I water-taxi to Dead Lake’s North Bay. As I set off from my dock, I feel as though I am taking my dog to the vet to be put down. I hope the wind dries my tears before I reach the access so no one will know this silly woman cries when she says a seasonal good-bye to her pontoon.
Around every cluster of reeds I navigate and every downed leaf I pass along my liquid road, I grow closer to the boat access and our Quonset hut where the pontoon will hibernate until it’s “ice out.” Last year, the ice didn’t allow the boat to come out to play until May.
I’ve lived in Minnesota a half-century yet I still cannot develop a fondness for the cold or the snow. Winter is such a long season in which not to breathe. Winter here delays the life-sustaining sounds of lappy waves and gurgily slaps against the boat.
The apostle, Paul, tells us, though, in Philippians 4:7-8 that we are to think of “whatever is true, whatever is noble, whatever is right, whatever is pure, whatever is lovely, whatever is admirable — if anything is excellent or praiseworthy — to think about such things.”
As I putter, the liquid carats lure me to the many ways this lake and boat have given me memories.
I pass the first island, once named Maytag Island for the appliance family who used to own it, and my mood lightens and I remember …
Katie’s laugh at catching fish off the dock with her husband Brent, Mike’s dimples as he and his lab Duke play fetch off the dock,
and Dan and Erika relaxing on kayaks.
As I pass the second island, I recall . . .
Hallie’s morning runs and Jenny’s wit and giggle.
I become frustrated all over again thinking about Kenzie sending my croquet ball to the outer banks of Alaska and my complaining about the rules of the game. My head shakes a knowing nod that my brother’s competitive nature comes out in water games and bag toss.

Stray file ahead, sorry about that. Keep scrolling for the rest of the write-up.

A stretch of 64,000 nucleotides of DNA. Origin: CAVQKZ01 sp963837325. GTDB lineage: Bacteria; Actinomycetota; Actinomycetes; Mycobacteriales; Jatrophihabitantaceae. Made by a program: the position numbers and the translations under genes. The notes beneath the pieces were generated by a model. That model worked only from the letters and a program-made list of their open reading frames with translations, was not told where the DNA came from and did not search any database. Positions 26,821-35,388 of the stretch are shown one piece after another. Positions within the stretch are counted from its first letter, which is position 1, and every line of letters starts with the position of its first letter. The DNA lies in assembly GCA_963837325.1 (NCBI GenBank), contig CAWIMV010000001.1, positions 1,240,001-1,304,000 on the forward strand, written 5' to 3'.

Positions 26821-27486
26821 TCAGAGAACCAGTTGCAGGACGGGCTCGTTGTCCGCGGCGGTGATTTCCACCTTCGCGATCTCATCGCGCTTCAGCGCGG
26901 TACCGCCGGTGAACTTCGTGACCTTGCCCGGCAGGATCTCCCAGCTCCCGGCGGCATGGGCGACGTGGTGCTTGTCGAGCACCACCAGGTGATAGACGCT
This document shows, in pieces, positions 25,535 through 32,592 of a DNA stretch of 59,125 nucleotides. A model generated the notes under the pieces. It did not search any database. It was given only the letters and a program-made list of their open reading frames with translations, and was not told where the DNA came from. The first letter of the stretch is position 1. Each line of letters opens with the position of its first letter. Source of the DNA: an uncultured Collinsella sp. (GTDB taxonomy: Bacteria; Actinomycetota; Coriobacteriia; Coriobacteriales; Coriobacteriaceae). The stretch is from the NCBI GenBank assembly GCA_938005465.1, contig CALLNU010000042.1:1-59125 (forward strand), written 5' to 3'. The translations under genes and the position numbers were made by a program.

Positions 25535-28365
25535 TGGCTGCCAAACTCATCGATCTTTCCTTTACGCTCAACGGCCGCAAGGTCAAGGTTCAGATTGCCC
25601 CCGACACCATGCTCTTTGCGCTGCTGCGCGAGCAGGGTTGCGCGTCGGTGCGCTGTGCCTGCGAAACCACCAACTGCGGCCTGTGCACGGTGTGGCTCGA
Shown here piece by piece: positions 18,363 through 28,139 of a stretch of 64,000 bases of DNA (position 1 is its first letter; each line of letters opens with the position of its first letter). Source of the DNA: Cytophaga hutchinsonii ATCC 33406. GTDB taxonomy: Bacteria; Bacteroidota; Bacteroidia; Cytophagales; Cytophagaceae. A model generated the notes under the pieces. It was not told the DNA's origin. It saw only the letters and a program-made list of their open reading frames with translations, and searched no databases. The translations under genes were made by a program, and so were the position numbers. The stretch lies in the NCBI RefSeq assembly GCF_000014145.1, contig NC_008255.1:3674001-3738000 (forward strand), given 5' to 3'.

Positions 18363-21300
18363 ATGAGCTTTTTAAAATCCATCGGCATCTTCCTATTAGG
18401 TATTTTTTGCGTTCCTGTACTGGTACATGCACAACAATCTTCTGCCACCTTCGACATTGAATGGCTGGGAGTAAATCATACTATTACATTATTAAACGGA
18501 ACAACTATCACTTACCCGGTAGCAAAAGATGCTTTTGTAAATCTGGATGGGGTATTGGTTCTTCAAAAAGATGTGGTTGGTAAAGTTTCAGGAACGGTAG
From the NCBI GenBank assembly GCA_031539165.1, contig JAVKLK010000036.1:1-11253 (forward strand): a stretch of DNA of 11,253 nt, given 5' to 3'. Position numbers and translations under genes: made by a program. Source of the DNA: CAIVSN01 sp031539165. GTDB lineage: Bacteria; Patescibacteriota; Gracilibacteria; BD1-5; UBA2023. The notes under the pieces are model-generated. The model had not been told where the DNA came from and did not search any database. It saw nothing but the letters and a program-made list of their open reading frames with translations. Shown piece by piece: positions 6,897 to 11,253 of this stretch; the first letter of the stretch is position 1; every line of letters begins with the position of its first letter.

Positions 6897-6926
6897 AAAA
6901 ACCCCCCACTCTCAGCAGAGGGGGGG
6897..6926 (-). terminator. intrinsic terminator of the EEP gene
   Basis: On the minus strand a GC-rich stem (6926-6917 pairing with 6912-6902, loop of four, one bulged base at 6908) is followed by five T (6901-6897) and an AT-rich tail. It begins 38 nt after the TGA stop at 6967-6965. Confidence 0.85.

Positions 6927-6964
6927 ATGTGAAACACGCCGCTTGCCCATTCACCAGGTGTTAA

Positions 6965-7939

I think about . . .
Joe’s quick-handed snag that landed him a bass that, from its sheer size, has over-wintered many a year in this lake. And the delicious walleye suppers, thanks to Rick and others, who are only too happy to accommodate our requests for more fish.
I pass the rope swing, and see those who are brave and strong enough plunge with wild abandon into the water below. Sam, in full swing, Jake pretending he’s Aladdin without his carpet…
…while those of us boat-bound sun ourselves and watch the dogs — Mick, Boone, Brooke, Maben, Duke and Maddie — chase sticks and turtles off logs, and wade for fish. The dogs love the water and the boat as much as we do.
And all of us appreciate that Neil Diamond, Tom Petty, Cat Stevens, Fleetwood Mac, and Bob Dylan help us forget time and concrete jungles.
Seeing the eagle’s nest,
reminds me of the cups of dark and hazelnut-flavored brew with which we began our lingering days and glasses of “bottled poetry,” as Robert Louis Stevenson called it, that toasted the sun to its journey around the earth.
I lean back in the captain’s chair and drift in thought to the hammock underneath the maple tree, the deck chairs, Adirondack chairs on the dock, and sun-faded barcalounger. All summer long they whispered, “Here, let me hold that for you,” and people listened and obeyed. Hour by hour, stresses were shrugged off, grievings eased, life struggles processed and made content – or at least stowed for another time.